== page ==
The death of Hassan al-Laqis, a senior Hezbollah commander who was killed on Tuesday in what looks like a clean and especially professional assassination in Dahieh, the Shi'ite quarter of Beirut, is the biggest operational blow to the Lebanese organization since the death of Imad Mughniyeh. Mughniyeh, who was described as the Hezbollah chief-of-staff, was assassinated in Damascus in February 2008. At the time Hezbollah blamed Israel, which refrained from responding. On Wednesday morning the organization blamed Israel for the assassination of Laqis as well.
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Laqis, one of Hezbollah's veteran military leaders, has been familiar to Western intelligence services since the 1980s. Intelligence officials have described him in the past as a “brilliant mind” who played a combined role in the Shi'ite organization, which could be compared to the head of Israel Defense Forces' research and development as well as technology and logistics branch.
Laqis was knowledgeable of and involved in all the organization’s operational secrets – from the acquisition and development of advanced weapons to the establishment of classified communication systems to Hezbollah’s operative plans. His death strips Hezbollah of a “intelligence source” - a person whose experience and widespread connections to Syrian and Iranian intelligence organizations served Hezbollah well for almost three decades.
Aside from a general and almost automatic denial by the Foreign Ministry spokesman, Israel has not reacted to the claims from Lebanon. That is part of a regular policy, whose main purpose is to maintain a “sphere of denial” which Israel has been using in recent years regarding all the activities attributed to it in Syria and Lebanon. The absence of an official announcement or denial creates a certain ambiguity for the other side. At the same time, it also enables it to refrain from an immediate response.
The same was true when Israel was accused of the assassination of Mugniyeh, the bombing of the nuclear facility in Syria in 2007 and a series of at least six aerial attacks on weapons arsenals and convoys in Syria earlier in the year. In several cases, based on deliberate leaks by the U.S. administration among other things, the foreign media nevertheless attributed these moves to Israel.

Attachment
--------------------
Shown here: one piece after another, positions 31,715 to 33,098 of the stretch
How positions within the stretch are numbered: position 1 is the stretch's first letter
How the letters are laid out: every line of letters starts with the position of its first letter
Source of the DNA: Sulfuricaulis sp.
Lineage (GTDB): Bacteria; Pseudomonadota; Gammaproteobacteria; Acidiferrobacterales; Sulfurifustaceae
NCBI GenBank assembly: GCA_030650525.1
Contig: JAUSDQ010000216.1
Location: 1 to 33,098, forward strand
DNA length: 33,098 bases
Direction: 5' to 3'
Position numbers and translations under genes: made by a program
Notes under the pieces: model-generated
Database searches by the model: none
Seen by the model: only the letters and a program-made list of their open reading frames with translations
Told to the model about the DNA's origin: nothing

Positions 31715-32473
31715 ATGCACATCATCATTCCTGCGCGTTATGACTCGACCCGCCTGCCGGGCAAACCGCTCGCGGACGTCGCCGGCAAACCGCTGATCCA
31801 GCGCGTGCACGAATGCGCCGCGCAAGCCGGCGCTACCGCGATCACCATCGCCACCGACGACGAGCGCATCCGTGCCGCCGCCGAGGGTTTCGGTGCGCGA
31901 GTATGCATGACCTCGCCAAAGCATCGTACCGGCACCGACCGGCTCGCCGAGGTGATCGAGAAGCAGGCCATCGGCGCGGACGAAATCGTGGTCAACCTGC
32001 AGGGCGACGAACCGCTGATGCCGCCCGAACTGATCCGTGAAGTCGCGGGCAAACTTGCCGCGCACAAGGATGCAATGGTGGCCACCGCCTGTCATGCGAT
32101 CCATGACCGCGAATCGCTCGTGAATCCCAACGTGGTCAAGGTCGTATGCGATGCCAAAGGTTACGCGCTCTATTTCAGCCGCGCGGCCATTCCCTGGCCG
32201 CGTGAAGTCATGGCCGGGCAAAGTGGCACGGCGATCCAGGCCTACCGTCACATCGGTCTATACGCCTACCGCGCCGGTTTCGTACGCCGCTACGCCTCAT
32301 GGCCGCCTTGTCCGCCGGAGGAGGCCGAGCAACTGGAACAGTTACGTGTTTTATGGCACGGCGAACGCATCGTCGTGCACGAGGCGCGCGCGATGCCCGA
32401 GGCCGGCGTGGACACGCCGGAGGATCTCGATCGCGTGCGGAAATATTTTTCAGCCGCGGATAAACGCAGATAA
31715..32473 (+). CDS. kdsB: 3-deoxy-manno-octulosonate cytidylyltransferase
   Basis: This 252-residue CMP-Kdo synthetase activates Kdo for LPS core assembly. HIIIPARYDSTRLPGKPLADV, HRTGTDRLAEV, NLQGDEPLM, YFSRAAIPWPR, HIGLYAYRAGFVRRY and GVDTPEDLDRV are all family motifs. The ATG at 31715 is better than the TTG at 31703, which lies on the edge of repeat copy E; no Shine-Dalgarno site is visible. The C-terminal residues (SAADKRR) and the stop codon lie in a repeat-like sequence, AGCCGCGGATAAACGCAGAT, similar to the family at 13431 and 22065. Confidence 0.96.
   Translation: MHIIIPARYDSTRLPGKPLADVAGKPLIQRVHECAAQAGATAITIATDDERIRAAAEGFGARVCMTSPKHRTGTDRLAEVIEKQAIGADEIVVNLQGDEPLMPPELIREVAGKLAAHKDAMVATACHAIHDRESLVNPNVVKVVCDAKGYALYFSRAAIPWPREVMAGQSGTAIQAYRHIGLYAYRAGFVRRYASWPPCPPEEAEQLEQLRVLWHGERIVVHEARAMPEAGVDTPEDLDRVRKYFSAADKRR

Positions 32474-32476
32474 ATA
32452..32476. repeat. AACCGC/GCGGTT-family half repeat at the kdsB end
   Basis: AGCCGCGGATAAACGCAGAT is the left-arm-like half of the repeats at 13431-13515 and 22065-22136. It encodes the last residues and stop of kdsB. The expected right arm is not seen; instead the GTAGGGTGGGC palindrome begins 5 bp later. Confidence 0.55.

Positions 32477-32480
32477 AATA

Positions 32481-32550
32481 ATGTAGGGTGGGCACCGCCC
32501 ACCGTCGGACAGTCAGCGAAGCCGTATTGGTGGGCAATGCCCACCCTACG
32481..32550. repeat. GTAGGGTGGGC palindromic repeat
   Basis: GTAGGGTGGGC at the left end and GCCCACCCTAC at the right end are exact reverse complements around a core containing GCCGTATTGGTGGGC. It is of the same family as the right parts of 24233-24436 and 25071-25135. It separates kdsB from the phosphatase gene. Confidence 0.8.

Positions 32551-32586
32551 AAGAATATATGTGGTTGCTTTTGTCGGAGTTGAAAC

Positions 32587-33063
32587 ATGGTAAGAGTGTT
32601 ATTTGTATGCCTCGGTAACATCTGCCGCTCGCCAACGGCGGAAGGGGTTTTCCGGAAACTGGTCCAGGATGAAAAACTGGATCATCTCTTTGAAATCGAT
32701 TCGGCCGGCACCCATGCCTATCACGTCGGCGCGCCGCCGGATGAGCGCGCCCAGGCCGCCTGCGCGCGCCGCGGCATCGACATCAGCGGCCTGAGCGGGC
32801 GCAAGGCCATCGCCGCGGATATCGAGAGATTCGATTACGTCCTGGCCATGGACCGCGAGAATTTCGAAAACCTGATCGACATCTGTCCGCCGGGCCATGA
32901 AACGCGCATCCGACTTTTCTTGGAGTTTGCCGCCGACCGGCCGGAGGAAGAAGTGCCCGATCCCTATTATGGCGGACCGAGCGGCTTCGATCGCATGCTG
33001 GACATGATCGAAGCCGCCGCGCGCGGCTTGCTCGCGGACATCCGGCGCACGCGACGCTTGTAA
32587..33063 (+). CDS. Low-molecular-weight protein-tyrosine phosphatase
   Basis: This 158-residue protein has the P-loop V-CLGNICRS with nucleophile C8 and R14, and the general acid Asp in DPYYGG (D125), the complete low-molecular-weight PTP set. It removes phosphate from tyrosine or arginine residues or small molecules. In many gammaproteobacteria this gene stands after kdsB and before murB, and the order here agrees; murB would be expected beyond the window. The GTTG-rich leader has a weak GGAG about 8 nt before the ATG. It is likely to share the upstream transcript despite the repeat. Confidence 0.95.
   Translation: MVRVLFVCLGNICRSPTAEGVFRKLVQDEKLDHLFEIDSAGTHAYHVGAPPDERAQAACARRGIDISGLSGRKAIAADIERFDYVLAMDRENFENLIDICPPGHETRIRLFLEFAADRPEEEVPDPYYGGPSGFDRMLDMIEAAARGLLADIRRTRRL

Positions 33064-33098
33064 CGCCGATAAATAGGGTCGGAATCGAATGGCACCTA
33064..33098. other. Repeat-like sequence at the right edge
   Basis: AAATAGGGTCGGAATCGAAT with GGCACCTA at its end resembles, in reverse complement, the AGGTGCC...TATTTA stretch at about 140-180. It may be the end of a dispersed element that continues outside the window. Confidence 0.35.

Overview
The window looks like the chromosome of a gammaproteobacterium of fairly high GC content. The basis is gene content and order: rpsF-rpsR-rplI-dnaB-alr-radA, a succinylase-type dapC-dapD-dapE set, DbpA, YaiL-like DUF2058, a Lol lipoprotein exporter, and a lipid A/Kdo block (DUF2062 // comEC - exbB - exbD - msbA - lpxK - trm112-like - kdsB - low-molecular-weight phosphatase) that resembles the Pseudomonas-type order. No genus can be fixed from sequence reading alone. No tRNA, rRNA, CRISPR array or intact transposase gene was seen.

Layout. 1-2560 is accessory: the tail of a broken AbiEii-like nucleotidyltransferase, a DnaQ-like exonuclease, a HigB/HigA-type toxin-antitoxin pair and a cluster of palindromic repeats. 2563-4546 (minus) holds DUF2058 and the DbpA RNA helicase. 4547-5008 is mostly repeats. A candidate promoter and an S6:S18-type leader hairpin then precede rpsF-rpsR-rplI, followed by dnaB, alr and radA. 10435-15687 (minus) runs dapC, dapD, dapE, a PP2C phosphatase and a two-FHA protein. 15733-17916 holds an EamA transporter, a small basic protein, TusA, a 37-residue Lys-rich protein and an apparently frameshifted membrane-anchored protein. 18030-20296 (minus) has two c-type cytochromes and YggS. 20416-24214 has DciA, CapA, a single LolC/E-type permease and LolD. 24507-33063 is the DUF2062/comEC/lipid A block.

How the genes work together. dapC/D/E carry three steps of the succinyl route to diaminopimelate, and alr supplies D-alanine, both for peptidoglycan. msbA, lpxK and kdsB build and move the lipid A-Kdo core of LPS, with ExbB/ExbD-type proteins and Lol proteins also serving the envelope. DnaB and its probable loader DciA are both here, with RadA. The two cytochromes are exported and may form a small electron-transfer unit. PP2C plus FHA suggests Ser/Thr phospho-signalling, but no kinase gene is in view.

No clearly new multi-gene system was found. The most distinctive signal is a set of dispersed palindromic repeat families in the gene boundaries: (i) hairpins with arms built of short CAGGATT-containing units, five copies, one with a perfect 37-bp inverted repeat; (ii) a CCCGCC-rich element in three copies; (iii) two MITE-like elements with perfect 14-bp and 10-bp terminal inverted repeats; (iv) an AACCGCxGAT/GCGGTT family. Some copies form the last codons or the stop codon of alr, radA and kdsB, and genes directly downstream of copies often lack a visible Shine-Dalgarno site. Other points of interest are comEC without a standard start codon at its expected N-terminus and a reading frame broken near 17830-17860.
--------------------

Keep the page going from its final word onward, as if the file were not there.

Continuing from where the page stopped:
In several other cases Israel was not suspected, despite specific accusations by Hezbollah and Iran. That was the case with the series of serious explosions in recent months in Beirut, including an attack on the Iranian embassy there and a booby-trapped car that blew up in Dahieh. The foreign media seem to be well aware that Israel would try to avoid indiscriminate acts of slaughter of civilians, as opposed to a targeted military operation.
If this really was an Israeli manoeuver, there may be an attempt here to exploit the present chaos in Lebanon - which is a consequence of the murderous civil war in Syria – to strike at Hezbollah. Laqis was the address on the other side of the efforts to smuggle advanced weapons systems from Syria to Hezbollah, which in the past Israel has vowed to prevent.
Several hours following the report of Laqis' death, an extremist Sunni organization released a statement in which it assumed responsibility for the assassination. Since anyone with a basic knowledge of Arabic and familiarity with the relevant Internet forums can present himself today as an extremist Sunni organization, it is hard to judge the reliability of the report. As far as Hezbollah is concerned, there is no question that if the organization believes that Israel is responsible, it will retaliate. We can assume that the basic interest of the organization - to avoid an overall conflict with the IDF - remains unchanged. The question is what options are now open to it – from attempts to strike at Israeli and Jewish targets abroad (which take time to prepare) to firing Katyusha rockets at Israel under cover of some ephemeral organization without taking official responsibility.